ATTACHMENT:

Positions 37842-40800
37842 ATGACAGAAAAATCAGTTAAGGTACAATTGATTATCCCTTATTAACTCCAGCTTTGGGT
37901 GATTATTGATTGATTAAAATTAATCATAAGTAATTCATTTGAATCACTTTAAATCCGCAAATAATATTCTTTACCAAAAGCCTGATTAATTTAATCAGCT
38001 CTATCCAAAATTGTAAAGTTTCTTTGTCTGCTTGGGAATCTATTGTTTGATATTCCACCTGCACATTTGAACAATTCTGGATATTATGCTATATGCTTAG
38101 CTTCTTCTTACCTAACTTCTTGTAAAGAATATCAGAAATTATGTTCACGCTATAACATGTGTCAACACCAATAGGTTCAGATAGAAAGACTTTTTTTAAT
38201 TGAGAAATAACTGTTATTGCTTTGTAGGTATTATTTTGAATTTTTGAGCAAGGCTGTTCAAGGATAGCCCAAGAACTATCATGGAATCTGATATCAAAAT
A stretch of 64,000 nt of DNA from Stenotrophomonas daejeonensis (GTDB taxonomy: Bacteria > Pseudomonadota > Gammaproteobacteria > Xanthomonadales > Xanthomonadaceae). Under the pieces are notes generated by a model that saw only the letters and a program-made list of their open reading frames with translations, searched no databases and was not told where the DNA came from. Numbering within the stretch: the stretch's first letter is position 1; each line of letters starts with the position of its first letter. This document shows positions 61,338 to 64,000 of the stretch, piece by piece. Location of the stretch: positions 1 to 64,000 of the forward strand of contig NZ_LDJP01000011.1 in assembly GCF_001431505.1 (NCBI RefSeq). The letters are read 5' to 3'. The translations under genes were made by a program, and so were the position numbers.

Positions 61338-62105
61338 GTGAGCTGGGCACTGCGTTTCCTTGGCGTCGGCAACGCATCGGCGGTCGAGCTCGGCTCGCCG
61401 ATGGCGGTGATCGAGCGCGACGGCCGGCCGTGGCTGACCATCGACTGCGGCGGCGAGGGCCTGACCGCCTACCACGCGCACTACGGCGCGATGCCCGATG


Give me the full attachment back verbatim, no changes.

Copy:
Positions 37842-40800
37842 ATGACAGAAAAATCAGTTAAGGTACAATTGATTATCCCTTATTAACTCCAGCTTTGGGT
37901 GATTATTGATTGATTAAAATTAATCATAAGTAATTCATTTGAATCACTTTAAATCCGCAAATAATATTCTTTACCAAAAGCCTGATTAATTTAATCAGCT
38001 CTATCCAAAATTGTAAAGTTTCTTTGTCTGCTTGGGAATCTATTGTTTGATATTCCACCTGCACATTTGAACAATTCTGGATATTATGCTATATGCTTAG
38101 CTTCTTCTTACCTAACTTCTTGTAAAGAATATCAGAAATTATGTTCACGCTATAACATGTGTCAACACCAATAGGTTCAGATAGAAAGACTTTTTTTAAT
38201 TGAGAAATAACTGTTATTGCTTTGTAGGTATTATTTTGAATTTTTGAGCAAGGCTGTTCAAGGATAGCCCAAGAACTATCATGGAATCTGATATCAAAAT
A stretch of 64,000 nt of DNA from Stenotrophomonas daejeonensis (GTDB taxonomy: Bacteria > Pseudomonadota > Gammaproteobacteria > Xanthomonadales > Xanthomonadaceae). Under the pieces are notes generated by a model that saw only the letters and a program-made list of their open reading frames with translations, searched no databases and was not told where the DNA came from. Numbering within the stretch: the stretch's first letter is position 1; each line of letters starts with the position of its first letter. This document shows positions 61,338 to 64,000 of the stretch, piece by piece. Location of the stretch: positions 1 to 64,000 of the forward strand of contig NZ_LDJP01000011.1 in assembly GCF_001431505.1 (NCBI RefSeq). The letters are read 5' to 3'. The translations under genes were made by a program, and so were the position numbers.

Positions 61338-62105
61338 GTGAGCTGGGCACTGCGTTTCCTTGGCGTCGGCAACGCATCGGCGGTCGAGCTCGGCTCGCCG
61401 ATGGCGGTGATCGAGCGCGACGGCCGGCCGTGGCTGACCATCGACTGCGGCGGCGAGGGCCTGACCGCCTACCACGCGCACTACGGCGCGATGCCCGATG